Everything about your SQL Server database is stored in its system tables. I doubt that you spend a lot of time inspecting the system tables since you are too busy with your user tables. However, you may need to do something unusual once in a while, such as list all the triggers in your database. You could inspect your tables one by one, but that can become quite labor intensive if you have 500 tables.
This is where knowledge of the sysobjects table comes in handy. While it is not recommended that you update this table, you are certainly allowed to interrogate it.
In most cases, the two columns most useful to you will be sysobjects.name and sysobjects.xtype. The former lists the names of the objects in question, while the latter identifies the type of object, using the following codes:
- C: Check constraint
- D: Default constraint
- F: Foreign Key constraint
- L: Log
- P: Stored procedure
- PK: Primary Key constraint
- RF: Replication Filter stored procedure
- S: System table
- TR: Trigger
- U: User table
- UQ: Unique constraint
- V: View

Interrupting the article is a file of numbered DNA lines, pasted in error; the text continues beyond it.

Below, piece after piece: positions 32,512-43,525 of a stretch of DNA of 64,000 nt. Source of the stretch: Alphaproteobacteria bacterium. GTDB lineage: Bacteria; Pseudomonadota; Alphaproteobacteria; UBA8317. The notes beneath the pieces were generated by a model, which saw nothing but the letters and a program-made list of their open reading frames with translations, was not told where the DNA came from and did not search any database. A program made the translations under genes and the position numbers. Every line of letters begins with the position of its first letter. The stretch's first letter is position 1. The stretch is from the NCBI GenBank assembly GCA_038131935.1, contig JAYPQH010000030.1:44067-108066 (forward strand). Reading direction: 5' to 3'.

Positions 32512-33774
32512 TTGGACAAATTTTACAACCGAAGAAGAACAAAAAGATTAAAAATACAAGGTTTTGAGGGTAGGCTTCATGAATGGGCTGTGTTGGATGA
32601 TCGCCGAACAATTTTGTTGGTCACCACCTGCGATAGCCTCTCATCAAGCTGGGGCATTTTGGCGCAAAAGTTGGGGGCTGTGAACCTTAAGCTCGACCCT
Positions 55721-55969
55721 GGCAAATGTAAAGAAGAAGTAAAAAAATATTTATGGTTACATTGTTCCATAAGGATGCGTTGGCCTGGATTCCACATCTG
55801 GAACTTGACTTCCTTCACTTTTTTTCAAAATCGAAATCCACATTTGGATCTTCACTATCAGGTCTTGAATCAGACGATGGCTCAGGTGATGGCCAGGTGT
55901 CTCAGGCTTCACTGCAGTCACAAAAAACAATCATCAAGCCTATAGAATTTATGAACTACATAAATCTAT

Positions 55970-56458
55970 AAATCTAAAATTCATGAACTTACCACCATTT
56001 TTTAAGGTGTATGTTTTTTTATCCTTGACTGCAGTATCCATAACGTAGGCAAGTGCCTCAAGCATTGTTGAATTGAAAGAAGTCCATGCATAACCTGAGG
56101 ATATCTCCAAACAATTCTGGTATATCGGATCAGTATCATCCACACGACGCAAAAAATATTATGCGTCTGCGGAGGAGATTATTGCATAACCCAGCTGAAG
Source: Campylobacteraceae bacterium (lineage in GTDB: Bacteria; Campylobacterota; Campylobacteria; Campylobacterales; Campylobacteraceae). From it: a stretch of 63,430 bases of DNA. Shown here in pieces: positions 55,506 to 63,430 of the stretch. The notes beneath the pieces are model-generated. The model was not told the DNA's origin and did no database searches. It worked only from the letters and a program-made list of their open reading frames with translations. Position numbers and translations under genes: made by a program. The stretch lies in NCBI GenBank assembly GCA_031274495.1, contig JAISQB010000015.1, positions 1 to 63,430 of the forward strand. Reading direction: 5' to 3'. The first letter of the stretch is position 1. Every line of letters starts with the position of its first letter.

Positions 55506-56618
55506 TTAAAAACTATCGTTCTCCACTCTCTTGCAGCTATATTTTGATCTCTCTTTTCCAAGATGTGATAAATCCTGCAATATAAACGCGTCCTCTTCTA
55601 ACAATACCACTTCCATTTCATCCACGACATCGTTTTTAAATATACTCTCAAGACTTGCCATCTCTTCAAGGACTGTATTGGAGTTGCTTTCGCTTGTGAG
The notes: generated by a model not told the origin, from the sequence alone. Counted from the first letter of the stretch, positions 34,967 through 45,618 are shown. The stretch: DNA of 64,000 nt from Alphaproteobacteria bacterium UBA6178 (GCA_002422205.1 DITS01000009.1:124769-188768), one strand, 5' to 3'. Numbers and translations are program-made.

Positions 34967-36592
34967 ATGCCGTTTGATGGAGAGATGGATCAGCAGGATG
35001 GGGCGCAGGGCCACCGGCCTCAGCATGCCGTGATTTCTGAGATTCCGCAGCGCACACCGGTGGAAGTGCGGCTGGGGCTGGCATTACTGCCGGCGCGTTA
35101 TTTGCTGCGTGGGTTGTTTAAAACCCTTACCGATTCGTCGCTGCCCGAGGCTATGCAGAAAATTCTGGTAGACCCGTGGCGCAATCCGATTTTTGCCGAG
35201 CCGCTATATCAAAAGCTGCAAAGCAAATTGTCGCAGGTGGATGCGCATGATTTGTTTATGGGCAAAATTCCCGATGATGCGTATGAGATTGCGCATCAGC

- X: Extended stored procedure
In the case of triggers, three other columns that identify the type of trigger are of interest: deltrig, instrig, and uptrig.
You can list all the objects of any type of interest using the following:
SELECT * FROM sysobjects WHERE xtype = <type of interest>
In the special case of triggers, which are owned by their parent table, you might want to interrogate the database using a self-join, like this:
WHEN Sys1.deltrig > 0 THEN'Delete'
WHEN Sys1.instrig > 0 THEN'Insert'
WHEN Sys1.updtrig > 0 THEN'Update'
sysobjects Sys1 JOIN sysobjects Sys2 ON Sys1.parent_obj = Sys2.[id]
In SQL Server 2005, the preferred technique is to use the system views. This approach will insulate your queries from any changes that Microsoft might choose to make to the system tables.
Here is a simple example, using the INFORMATION_SCHEMA_TABLES view:
SELECT TABLE_SCHEMA, TABLE_NAME, TABLE_TYPE
ORDERBY TABLE_SCHEMA, TABLE_NAME
Run this query against the AdventureWorks database or any of your own databases to produce a quick list of the tables.
In order to illustrate the power of these schema queries, look at the following statement, which will list all functions and procedures within the selected database:
ORDERBY ROUTINE_TYPE, ROUTINE_NAME
There are 20 such Information Schema views. If you need to document your database (and who doesn't) and cannot afford a commercial solution such as ones offered by Red Gate or Apex, then by using these views and a little experimentation, you can ask SQL Server to document itself.
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